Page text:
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    1. #1
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      Question How do you sleep normally after LDing regularly?

      I just started researching online and found this site. I'm very curious about this LDing stuff as from what I could tell I have always done this. I love dreaming because it is the only place where I truly have control of everything around me. However... Apparently I haven't been allowing myself (per my sleep specialist) to get into the restorative sleep state below dream state. (He calls this hyper vigilance as my brain doesn't completely shut down and he believes it is due past trauma) That being said, I have dreamed in this manor since I was a child. It's most often a good time but I haven't thought of any ways to make it truly useful. It's great to fly or to be someone important in your dreams but what about getting real rest? I wake up exhausted. I have also been having an increasingly difficult time waking up as I honestly don't want to. Dreaming is way more fun than real life. Also linked to this is the false starts. I find when I really don't want to wake up but the alarm is going off I will have about 5-6 false starts while trying to wake up. It has been quite scary some mornings when I start to doubt my ability wake up and panic. Also I was hoping someone could shed some light on why sometimes during my false starts I wake up as a totally different person. (eg. last week I had a false start and woke up in bed next to a man I didn't know, walked through a house I didn't recognize and looked in a mirror at someone I didn't recognize. What is that about? I left the house in this dream through the fire escape and "woke-up" in my bed again only to start the false start process again lol ) I'm very interested in what light could be shone on these areas.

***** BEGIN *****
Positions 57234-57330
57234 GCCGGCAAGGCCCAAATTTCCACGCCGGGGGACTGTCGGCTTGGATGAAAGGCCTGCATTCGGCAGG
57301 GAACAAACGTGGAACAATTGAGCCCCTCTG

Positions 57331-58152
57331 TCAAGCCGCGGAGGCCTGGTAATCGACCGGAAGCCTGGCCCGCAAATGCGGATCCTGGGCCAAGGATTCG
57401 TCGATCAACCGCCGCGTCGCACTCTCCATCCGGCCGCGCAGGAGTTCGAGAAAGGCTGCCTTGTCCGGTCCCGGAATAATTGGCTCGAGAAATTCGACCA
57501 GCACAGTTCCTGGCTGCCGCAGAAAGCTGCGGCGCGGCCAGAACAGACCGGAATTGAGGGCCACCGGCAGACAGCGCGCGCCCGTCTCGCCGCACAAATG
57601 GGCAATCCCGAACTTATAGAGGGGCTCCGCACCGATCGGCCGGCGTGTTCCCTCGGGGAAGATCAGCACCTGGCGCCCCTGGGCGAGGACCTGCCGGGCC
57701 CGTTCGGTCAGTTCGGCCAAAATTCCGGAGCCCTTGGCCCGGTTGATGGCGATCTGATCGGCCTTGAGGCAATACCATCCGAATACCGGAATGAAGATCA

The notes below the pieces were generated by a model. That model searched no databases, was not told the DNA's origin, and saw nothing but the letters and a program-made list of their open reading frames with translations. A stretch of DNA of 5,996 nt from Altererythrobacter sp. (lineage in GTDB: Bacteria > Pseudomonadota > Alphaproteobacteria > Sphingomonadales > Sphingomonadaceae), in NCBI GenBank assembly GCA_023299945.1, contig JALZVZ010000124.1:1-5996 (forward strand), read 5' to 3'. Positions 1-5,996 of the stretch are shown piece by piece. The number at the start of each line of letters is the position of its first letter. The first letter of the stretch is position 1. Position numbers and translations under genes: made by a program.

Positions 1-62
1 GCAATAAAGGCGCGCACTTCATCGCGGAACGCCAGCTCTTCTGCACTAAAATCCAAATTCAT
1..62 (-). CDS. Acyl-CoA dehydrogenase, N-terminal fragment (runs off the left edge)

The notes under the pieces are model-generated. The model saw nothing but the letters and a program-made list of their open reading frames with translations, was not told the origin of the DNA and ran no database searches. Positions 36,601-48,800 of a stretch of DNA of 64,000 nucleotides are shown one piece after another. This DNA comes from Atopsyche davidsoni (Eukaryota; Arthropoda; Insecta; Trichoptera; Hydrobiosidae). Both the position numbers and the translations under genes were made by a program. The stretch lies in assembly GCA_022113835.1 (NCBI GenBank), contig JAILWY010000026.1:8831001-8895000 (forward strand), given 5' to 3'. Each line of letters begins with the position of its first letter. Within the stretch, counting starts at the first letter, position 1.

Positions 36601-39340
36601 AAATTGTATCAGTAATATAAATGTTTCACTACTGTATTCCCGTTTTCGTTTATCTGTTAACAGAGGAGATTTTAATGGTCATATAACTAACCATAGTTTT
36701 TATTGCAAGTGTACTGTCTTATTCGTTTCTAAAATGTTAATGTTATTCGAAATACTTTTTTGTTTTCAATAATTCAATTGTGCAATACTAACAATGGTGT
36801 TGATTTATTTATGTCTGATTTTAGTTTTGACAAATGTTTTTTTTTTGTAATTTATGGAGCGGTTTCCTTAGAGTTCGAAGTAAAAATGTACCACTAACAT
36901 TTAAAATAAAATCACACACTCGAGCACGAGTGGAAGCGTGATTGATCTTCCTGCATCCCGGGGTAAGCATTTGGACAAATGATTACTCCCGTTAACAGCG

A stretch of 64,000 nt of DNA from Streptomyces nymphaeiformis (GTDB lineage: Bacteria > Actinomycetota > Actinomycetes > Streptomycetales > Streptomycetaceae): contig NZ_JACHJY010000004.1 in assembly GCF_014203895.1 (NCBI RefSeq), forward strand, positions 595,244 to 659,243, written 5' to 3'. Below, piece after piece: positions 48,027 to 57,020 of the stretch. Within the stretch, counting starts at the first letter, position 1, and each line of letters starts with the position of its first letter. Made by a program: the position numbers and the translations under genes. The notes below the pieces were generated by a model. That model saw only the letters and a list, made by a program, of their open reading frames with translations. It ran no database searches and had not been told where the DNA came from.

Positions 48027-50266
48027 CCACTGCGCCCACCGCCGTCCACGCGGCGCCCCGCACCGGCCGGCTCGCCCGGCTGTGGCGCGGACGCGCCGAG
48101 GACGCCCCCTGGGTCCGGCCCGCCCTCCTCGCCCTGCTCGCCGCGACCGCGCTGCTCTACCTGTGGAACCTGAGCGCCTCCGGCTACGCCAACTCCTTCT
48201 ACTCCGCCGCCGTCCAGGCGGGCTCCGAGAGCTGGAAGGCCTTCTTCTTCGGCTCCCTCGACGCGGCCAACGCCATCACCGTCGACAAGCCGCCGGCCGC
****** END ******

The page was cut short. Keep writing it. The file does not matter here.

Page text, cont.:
Cheers

    2. #2
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      This sounds less like something caused by regular lucid dreaming and more like a general sleeping problem. Most of what I've gotten from other people suggests that lucid dreaming is no more draining than regular dreaming... If anything, enjoying the experience is more restful than a nightmare, for example. Sleeping while lucid is still "normal" sleep - after all, many people naturally lucid dream every night, and they can still function just fine during the day. Without knowing anything more specific about your sleep patterns, there's not much to be said about the cause. Has your sleep specialist made any suggestions for improving the quality of your sleep? Also, how long do you normally sleep at night?

      As for the false awakenings, the number of them is higher than I typically experience, but the content isn't that unusual. I've been other people in false awakenings before. This might simply be an expression of wanting to stay in your dreams (i.e. You tell yourself you don't want to get up yet, so you meet the need to wake up by "waking up" in another dream environment), but that's a matter reserved for dream interpretation. What do you think?
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    3. #3
      Member Dreamgoddess's Avatar
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      I would be very interested to speak with someone who is a regular LDer. I can function during the day but have been exhausted. I was told that I don't touch the stage 4 sleep and that I spend most my night in REM. They gave me sleeping pills which took my dreaming away completely. I have stopped taking them in hopes that I can find a balance through practice. I love to dream and would be happy if I only dreamed part of the night instead of almost all the night. Most people will bump into the different stages of sleep but once I hit dream state I will stay there unless I get woken up. That means that I only really have one dream per night and it lasts forever. I can change the dream as I see fit so it doesn't get boring but it does get tiresome.